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The Lloyd’s List Podcast: The lingering scandal of Brillante Virtuoso

Listen to the latest edition of the Lloyd’s List’s weekly podcast — your free weekly briefing on the stories shaping shipping

The murder of David Mockett, the maritime surveyor at the heart of the Brillante Virtuoso scandal, continues to cast a long shadow over the shipping and insurance sectors. But for his wife and family who, 13 years after his death have never received payment or compensation, the case remains a daily reminder of the human tragedy behind one of the biggest marine insurance frauds in Lloyd’s of London history



Why has the marine insurance industry forgotten about Cynthia Mockett? That is the question at the heart of this week’s edition of the Lloyd’s List Podcast.

The widow of a UK marine surveyor and consultant murdered in Yemen 13 years ago in one of the biggest marine insurance frauds in Lloyd’s of London history is still fighting for compensation, as well as payment for the work that led to his death.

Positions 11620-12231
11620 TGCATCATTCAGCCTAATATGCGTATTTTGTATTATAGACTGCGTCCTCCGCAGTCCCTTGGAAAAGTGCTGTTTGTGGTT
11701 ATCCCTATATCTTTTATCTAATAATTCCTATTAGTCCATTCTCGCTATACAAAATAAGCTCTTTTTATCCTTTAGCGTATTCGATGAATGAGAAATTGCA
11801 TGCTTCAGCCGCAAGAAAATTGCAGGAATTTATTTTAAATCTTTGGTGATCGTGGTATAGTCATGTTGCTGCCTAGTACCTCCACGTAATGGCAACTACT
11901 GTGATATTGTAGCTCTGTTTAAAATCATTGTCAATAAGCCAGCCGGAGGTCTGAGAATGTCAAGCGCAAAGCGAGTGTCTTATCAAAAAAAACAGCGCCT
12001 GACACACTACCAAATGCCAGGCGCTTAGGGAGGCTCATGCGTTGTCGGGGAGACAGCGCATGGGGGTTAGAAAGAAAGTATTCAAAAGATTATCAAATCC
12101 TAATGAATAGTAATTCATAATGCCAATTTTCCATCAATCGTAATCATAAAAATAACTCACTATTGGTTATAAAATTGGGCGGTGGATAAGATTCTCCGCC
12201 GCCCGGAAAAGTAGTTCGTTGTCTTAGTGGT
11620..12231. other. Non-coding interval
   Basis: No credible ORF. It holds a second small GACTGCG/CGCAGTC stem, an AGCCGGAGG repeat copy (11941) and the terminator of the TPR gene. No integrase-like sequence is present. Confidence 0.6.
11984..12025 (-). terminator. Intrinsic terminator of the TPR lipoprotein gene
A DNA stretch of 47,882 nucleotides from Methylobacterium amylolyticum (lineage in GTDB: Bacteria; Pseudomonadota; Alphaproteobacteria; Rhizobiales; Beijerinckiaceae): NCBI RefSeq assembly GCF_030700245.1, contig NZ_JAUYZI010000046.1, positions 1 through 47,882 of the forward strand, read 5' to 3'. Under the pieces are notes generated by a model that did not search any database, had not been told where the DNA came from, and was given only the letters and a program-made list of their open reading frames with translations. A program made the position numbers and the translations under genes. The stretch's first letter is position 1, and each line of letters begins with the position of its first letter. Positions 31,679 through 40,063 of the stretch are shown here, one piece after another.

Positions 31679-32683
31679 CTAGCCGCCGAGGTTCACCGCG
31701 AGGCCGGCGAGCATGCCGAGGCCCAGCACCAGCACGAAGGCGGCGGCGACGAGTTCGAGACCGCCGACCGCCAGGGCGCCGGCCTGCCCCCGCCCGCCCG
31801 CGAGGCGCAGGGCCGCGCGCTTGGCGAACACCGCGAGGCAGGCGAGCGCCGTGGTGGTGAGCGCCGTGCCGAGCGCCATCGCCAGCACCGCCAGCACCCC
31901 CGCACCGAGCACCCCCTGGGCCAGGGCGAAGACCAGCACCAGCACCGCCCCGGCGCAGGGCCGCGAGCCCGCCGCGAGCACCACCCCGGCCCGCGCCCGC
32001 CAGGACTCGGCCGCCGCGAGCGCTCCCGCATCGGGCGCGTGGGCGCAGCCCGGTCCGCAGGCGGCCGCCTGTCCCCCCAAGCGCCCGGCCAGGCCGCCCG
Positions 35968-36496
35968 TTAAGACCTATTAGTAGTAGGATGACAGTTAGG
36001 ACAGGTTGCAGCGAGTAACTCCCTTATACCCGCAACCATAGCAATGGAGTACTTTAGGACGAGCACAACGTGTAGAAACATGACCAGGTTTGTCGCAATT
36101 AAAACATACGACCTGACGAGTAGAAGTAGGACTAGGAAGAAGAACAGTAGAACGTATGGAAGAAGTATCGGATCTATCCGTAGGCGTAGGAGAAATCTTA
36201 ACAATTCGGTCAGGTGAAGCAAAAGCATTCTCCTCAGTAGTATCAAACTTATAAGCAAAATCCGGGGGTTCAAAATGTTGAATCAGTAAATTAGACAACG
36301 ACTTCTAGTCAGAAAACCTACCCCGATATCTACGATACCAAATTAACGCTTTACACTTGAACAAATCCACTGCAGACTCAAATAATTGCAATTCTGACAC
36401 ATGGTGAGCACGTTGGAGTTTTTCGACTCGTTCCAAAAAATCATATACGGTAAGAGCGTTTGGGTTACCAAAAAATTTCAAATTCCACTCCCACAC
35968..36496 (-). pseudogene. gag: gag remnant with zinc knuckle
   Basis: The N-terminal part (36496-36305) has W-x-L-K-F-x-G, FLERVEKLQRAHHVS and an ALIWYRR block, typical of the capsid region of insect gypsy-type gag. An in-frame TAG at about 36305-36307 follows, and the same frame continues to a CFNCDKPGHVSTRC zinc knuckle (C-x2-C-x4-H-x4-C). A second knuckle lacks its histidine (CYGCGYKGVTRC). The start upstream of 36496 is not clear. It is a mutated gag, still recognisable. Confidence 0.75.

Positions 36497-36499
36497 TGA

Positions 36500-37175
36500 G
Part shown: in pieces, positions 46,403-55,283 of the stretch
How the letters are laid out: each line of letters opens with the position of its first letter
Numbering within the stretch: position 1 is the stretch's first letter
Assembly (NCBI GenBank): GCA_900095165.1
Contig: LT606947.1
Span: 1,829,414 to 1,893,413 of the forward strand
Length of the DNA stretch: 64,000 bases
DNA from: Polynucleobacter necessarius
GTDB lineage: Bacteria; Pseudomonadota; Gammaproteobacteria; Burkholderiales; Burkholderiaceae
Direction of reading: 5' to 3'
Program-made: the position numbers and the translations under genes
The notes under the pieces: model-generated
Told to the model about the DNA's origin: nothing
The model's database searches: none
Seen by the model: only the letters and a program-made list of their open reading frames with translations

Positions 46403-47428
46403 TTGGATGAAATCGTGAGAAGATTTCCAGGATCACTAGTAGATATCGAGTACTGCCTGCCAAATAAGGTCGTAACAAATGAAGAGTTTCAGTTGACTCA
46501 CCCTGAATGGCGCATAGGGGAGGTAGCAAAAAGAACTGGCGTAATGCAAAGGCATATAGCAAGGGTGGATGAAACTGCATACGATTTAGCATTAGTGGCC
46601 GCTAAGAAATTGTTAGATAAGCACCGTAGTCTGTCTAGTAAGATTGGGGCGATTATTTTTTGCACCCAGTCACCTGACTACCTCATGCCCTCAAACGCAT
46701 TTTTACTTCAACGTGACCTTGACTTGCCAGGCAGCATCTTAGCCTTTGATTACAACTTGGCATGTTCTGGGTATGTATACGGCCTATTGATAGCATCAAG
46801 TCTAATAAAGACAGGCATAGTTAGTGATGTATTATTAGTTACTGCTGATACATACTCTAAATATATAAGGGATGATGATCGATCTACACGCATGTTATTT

Cynthia Mockett, based in Plymouth, England, was the wife of Capt David Mockett, based in Aden, Yemen, until his death in July 2011, when a bomb placed in his car exploded.

Days earlier, Capt Mockett had inspected the 1992-built suezmax Brillante Virtuoso (IMO: 9014822), owned by Marios Iliopoulos, in waters outside Aden, after the suezmax tanker was set ablaze in a fake piracy attack meant to scuttle the ship to claim $77m in insurance money.

Capt Mockett had raised doubts that the fire was caused by pirates, with a UK coroner later finding his death was unlawful with evidence from a UK diplomat that the bombing was related to the insurance fraud.

“When David died, everything died with him,” Mrs Mockett said. “His pay packet and his pension disappeared. I’ve had nothing.”

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